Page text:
Paris to restrict the use of electric scooters with fines, fees, and regulations

electric scooters

Paris is planning to regulate electric scooters with fines for riding on the sidewalk. It will also establish designated parking and an annual tariff for scooter operators.

Ahead of the national law on electric scooters expected for this year, the Paris council voted to impose a €135 fine for riding on the sidewalks and a €35 fine for blocking the sidewalks, the city informed on its website. The City of Lights will also remove illegally parked scooters.

The priority is to protect pedestrians

The city council has adopted measures to regulate the use of electric scooters, aiming to protect pedestrians. Furthermore, a new mobility law is expected to enter into force around the same time.

Municipal authorities said that the city supported new forms of clean mobility. They recognized they represent useful alternatives to polluting vehicles. However, they also said that it is necessary to regulate their presence in the streets of the French capital.

Authorities assure that the growing use of stand-up electric scooters over past months poses several problems that must be solved at once. Their use on the sidewalks puts pedestrians at risk, especially children and old people. Scooter parking, often anarchic, hinders parents with prams and people in wheelchairs.

The city quickly alerted the government of this concerning situation and proposed that the future mobility law contains a clear legal framework for electric scooters. Unfortunately, this draft law, originally programmed for the Fall of 2018, was delayed to the Spring of 2019, and has not been introduced for vote.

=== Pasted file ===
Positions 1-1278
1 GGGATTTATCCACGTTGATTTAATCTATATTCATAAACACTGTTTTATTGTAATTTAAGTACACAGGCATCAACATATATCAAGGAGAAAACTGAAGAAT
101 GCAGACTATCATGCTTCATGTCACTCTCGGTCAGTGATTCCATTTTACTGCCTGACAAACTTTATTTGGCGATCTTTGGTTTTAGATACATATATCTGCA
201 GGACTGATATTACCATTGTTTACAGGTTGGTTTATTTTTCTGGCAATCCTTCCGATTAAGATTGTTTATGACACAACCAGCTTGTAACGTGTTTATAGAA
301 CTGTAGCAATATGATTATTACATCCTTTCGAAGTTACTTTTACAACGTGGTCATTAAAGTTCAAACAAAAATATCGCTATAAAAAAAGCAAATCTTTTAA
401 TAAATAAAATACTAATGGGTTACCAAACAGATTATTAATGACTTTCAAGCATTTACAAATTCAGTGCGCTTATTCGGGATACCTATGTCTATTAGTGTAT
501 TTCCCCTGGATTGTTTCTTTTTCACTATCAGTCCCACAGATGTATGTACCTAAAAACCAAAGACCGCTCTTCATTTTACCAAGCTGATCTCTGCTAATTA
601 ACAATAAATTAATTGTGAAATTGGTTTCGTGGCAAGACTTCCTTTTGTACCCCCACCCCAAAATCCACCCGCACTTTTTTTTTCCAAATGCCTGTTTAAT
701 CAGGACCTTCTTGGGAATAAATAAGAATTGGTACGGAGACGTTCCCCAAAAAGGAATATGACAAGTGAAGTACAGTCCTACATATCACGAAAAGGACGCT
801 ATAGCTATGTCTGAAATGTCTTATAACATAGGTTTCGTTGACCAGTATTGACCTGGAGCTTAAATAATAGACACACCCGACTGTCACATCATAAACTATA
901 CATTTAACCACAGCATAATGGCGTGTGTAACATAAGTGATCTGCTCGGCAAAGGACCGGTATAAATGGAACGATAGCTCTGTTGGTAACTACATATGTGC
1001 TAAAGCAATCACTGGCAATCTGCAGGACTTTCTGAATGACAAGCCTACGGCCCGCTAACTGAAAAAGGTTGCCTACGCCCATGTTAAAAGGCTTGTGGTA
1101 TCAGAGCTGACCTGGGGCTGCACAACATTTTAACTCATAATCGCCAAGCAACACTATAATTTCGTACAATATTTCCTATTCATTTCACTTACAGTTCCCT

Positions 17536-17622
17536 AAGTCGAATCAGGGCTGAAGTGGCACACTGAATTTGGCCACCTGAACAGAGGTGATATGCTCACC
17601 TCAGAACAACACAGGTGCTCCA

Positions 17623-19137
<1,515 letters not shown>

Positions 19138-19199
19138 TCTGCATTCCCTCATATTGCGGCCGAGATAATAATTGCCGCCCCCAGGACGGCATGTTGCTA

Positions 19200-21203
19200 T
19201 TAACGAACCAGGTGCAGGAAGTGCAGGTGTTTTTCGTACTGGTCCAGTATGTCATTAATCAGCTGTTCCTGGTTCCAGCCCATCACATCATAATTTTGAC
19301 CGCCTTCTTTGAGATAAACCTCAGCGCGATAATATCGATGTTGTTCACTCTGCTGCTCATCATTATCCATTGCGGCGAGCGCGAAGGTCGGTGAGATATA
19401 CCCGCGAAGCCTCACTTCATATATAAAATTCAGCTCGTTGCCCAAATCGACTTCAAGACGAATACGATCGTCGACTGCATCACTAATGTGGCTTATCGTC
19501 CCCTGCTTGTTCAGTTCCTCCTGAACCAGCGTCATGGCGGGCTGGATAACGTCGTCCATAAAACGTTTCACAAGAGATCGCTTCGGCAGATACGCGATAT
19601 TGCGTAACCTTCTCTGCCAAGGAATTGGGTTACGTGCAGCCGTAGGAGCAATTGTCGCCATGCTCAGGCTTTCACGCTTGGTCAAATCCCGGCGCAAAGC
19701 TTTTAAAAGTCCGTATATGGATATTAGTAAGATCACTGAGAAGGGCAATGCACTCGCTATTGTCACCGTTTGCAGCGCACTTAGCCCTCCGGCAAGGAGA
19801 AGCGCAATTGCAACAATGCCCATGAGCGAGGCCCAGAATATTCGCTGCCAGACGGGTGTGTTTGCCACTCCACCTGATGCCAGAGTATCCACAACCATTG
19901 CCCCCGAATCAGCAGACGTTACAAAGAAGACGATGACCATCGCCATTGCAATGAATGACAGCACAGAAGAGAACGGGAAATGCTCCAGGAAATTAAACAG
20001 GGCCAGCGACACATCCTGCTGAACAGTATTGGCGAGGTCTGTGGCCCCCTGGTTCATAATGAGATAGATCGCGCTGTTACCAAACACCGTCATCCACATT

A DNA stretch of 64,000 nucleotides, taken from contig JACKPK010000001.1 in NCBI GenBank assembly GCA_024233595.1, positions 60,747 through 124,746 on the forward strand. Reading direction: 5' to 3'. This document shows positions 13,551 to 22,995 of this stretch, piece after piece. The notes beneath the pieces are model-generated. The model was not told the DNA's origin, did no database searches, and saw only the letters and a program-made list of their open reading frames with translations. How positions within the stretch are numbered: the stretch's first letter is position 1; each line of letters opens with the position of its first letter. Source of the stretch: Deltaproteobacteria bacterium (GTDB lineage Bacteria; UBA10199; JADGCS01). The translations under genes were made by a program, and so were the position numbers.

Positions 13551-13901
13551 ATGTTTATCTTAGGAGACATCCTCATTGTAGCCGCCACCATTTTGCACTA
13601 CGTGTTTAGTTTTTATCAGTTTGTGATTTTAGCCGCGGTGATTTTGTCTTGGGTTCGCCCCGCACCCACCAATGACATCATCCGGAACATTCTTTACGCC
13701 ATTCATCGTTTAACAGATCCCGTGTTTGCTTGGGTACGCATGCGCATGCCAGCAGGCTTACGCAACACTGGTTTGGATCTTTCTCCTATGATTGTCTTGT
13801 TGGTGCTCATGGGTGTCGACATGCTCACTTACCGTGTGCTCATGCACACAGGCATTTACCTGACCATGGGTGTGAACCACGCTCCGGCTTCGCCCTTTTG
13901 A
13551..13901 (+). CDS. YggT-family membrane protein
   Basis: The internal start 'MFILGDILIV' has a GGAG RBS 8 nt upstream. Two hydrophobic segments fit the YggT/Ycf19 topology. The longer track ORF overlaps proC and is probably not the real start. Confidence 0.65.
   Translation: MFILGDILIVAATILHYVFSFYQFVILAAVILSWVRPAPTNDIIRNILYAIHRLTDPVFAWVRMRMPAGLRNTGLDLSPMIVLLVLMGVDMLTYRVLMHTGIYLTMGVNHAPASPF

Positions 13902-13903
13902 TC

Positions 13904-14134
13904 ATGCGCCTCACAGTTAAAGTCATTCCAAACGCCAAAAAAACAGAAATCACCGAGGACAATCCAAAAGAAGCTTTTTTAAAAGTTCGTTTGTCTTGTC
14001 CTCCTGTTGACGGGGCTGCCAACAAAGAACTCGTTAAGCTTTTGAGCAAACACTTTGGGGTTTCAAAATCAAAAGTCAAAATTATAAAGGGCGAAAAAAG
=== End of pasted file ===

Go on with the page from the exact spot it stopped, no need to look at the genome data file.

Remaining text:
Measures for electric scooters

While waiting for the law to be passed, the municipality has decided to establish its own regulating mechanisms, divided into four pillars. The move seeks to contribute, organize, regulate, and control electric scooter transit in urban areas:

  1. Penalizing abuse: Electric scooter users that ride on the pavement will be subject to receiving a €135 fine. Parked scooters that block that sidewalk will also receive a €35 fine, and the city will move to remove them. The measures will be enforced by the Paris municipal police, which has increased controls over the past days.
  2. Limited parking: Over the coming weeks, Paris will create designated parking areas marked by a sign painted on the floor. Users will be asked to park the scooters after completing their travel. Nearly 2,500 designated parking spots should be available by 2019. The municipality plans to make it compulsory for riders to use them.
  3. Training operators: Nine companies offer electric motorcycle renting services in Paris. With their help, the municipality has developed a letter of good practices. This guide proposes the same principles implemented for bicycle renting. Scooter companies will be asked to sign this letter by late May.
  4. Regulating the existing fleet: There are nearly 15,000 available in the streets of Paris. This number is constantly rising and could reach 40,000 by the end of the year. In order to regulate this fleet, the municipality introduced a fee for companies. The amount per unit will increase according to the number of scooters they have (from €50 to €65 per unit).

A viable alternative

Several European cities already offer exclusive parking for scooters. In December, Madrid ordered Voi, Wind, and Lime had to remove their scooters from the streets, arguing they had not respected the scooters’ designated operation area.

Nine companies – including California-based leaders in the market Lime and Bird – have nearly 15,000 electric scooters in Paris. The city estimates this number could increase to 40,000 by the end of the year. Brands such as Bolt, Wind, and Voi have hundreds of scooters in the streets of the capitol.

These firms must pay an annual fee of at least €50 per unit for the first 499 scooters. This amount would increase to €65 per unit for companies that operate more than 3,000 scooters, the city said. Also, bicycle service operators will pay €20 to €26 a year per unit.

For more information, check Energía16

See also: The EU to impose new tariffs on Chinese electric bikes

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